Yesterday evening, a malware distribution campaign using Facebook® as bait made some pretty nasty waves. Apparently legitimate e-mails notified Facebook® users that the passwords to their accounts have been changed due to security reasons. The recipients of this fake notification were supposed to open an attached .zip file in order to find out their new allocated password.
Instead of a new password, the zip file hides Trojan.Dropper.Oficla.G. As its name suggests – Trojan Dropper- this piece of malware contains malicious or potentially unwanted software which it ‘drops’ and installs on the system. Frequently, the dropper installs a backdoor which allows remote, clandestine access to the infected system. This backdoor may then be used by cybercriminals to upload and install additional malicious or potentially unwanted software on the system.
According to the BitDefender Monitoring Systems the distribution of the spam messages carrying this piece of malware started on the evening of March 17th, 2010. Since then, spam “waves” have reached significant proportions, in some cases more than 200 spam messages being sent out in 30 minutes.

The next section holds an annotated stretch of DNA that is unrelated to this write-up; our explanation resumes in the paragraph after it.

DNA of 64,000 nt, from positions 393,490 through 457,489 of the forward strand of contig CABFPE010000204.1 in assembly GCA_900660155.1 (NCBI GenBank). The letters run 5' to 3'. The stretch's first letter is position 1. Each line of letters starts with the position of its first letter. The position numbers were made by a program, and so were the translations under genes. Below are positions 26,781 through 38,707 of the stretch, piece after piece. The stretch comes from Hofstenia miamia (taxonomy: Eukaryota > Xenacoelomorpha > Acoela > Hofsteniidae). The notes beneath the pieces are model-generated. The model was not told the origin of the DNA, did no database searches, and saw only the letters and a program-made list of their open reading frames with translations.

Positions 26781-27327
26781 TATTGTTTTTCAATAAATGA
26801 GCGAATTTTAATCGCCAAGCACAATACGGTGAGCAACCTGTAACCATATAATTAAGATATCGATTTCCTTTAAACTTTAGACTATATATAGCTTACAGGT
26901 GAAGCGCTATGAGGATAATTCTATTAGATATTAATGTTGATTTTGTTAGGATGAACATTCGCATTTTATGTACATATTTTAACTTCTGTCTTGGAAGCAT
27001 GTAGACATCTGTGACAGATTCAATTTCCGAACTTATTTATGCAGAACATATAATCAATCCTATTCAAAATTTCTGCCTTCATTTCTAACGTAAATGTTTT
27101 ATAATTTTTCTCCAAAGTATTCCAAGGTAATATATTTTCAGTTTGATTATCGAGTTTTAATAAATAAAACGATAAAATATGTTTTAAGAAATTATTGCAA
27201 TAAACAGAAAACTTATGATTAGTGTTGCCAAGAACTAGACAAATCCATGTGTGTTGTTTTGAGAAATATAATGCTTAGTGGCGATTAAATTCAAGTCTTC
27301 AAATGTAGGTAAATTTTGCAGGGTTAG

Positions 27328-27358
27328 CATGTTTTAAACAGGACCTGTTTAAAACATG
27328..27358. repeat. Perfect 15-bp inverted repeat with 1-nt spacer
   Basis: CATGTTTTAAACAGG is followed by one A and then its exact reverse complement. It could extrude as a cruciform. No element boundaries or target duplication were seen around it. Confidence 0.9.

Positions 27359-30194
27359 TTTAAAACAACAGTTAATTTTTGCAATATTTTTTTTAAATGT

Moreover, the infection rates reflected by the BitDefender Real-Time Virus Reporting Systemindicate the beginning of a massive spreading of Trojan.Dropper.Oficla.G. Although this phenomenon has just started, it seems that it’s just a matter of (quite little) time before the cybercriminals control a huge number of systems.
Infection rates are expected to boom because the social engineering behind this mechanism proves to be efficient. Facebook® is a highly popular social network and accessing it for discussions or for its popular applications has become a daily habit for very many people. No matter why they access the social network, the e-mail informing them about the alleged password change is likely to drive them towards the same result: open the file to take a look inside and ultimately… get infected.
In order to stay safe, BitDefender recommends you to never open the attachments coming from unknown contacts as well as to install and update a complete antimalware software solution.
Information in this article is available courtesy of Daniel Dichiu, BitDefender Online Threats Researcher